Separate install

At times when you build curl and libcurl from source, you do this with the purpose of experimenting, testing or perhaps debugging. In these scenarios, you might not be ready to replace your system wide libcurl installation.

Many modern systems already have libcurl installed in the system, so when you build and install your test version, you need to make sure that your new build is used for your purposes.

We get a lot of reports from people who build and install their own version of curl and libcurl, but when they subsequently invoke their new curl build, the new tool finds an older libcurl in the system and instead uses that. This tends to confuse users.

Static linking

You can avoid the problem of curl finding an older dynamic libcurl library by instead linking with libcurl statically. This however instead triggers a slew of other challenges because linking modern libraries with several third party dependencies statically is hard work. When you link statically, you need to make sure you provide all the dependencies to the linker. This is not a method we recommend.

Dynamic linking

When you invoke curl on a modern system, there is a runtime linker (often called that loads the shared libraries the executable was built to use. The shared libraries are searched for and loaded from a set of paths.

The problem is often that the system libcurl library exists in that path, while your newly built libcurl does not. Or they both exist in the path but the system one is found first.

The runtime linker path order is typically defined in /etc/ on Linux systems. You can change the order and you can add new directories to the list of directories to search. Remember to run ldconfig after an update.

Temporary installs

If you build a libcurl and install it somewhere and you just want to use it for a single application or maybe just to test something out for a bit, editing and changing the dynamic library path might be a bit too intrusive.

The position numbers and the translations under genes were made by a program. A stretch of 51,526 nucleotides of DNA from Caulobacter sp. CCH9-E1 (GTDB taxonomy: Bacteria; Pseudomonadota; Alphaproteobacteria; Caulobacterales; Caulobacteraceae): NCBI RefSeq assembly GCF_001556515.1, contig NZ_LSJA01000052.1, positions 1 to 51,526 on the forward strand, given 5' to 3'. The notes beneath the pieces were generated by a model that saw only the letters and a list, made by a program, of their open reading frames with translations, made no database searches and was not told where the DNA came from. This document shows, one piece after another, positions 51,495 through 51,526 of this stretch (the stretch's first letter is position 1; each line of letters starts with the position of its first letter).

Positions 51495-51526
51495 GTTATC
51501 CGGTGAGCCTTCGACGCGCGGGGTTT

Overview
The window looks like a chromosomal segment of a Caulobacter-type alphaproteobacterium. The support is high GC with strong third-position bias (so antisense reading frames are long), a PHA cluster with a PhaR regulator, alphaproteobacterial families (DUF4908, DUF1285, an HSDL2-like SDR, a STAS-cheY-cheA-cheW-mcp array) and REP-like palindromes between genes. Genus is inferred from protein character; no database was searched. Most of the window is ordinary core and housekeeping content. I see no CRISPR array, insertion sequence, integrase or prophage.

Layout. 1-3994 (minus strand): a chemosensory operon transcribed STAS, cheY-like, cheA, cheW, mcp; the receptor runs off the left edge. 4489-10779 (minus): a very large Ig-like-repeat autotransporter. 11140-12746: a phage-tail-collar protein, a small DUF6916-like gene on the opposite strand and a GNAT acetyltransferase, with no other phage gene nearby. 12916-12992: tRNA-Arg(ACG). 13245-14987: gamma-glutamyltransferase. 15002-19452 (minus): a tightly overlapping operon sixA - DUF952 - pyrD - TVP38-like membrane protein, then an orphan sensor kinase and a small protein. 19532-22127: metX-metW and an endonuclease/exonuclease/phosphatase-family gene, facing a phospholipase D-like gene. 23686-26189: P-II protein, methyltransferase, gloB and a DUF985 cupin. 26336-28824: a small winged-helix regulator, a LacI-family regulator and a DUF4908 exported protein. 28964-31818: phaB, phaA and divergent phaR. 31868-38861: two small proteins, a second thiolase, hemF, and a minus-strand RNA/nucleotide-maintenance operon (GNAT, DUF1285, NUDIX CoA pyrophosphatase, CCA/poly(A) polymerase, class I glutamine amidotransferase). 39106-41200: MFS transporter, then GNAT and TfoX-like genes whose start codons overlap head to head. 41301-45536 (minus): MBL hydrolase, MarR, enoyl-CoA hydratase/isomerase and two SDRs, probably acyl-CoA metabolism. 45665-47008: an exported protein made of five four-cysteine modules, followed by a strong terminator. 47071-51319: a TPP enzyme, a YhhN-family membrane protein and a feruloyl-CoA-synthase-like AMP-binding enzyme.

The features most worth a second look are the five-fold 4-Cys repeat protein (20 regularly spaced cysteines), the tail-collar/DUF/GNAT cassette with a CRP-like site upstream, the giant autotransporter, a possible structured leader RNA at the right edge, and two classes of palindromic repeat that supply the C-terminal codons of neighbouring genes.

A normal unix offers a few other alternative takes that we recommend.


You can set this environment variable in your shell to make the runtime linker look in a particular directory. This affects all executables loaded where this variable is set.

It is convenient for quick checks, or even if you want to rotate around and have your single curl executable use different libcurls in different invokes.

It can look like this when you have installed your new curl build in $HOME/install:

export LD_LIBRARY_PATH=$HOME/install/lib


Often, a better way to forcibly load your separate libcurl instead of the system one, is to set the rpath of the specific curl executable you build. That gives the runtime linker a specific path to check for this specific executable.

This is done at link time, and if you build your own libcurl using application, you can make that load your custom libcurl build like this:

gcc -g example.c -L$HOME/install/lib -lcurl -Wl,-rpath=$HOME/install/lib

With rpath set, the executable linked against $HOME/install/lib/ then makes the runtime linker use that specific path and library, while other binaries in your system continue to use the system libcurl.

When you want to make your custom build of curl use its own libcurl and you install them into $HOME/install, then a configure command line for this looks something like this:

LDFLAGS="-Wl,-rpath,$HOME/install/lib" ./configure ...

If your system supports the runpath form of rpath it is often better to use that instead because it can be overridden by the LD_LIBRARY_PATH environment variable. It may also prevent libtool bugs when testing in-tree builds of curl, since then libtool can use LD_LIBRARY_PATH. Newer linkers may use the runpath form of rpath by default when rpath is specified but others need an additional linker flag -Wl,--enable-new-dtags like this:

LDFLAGS="-Wl,-rpath,$HOME/install/lib -Wl,--enable-new-dtags" \
  ./configure ...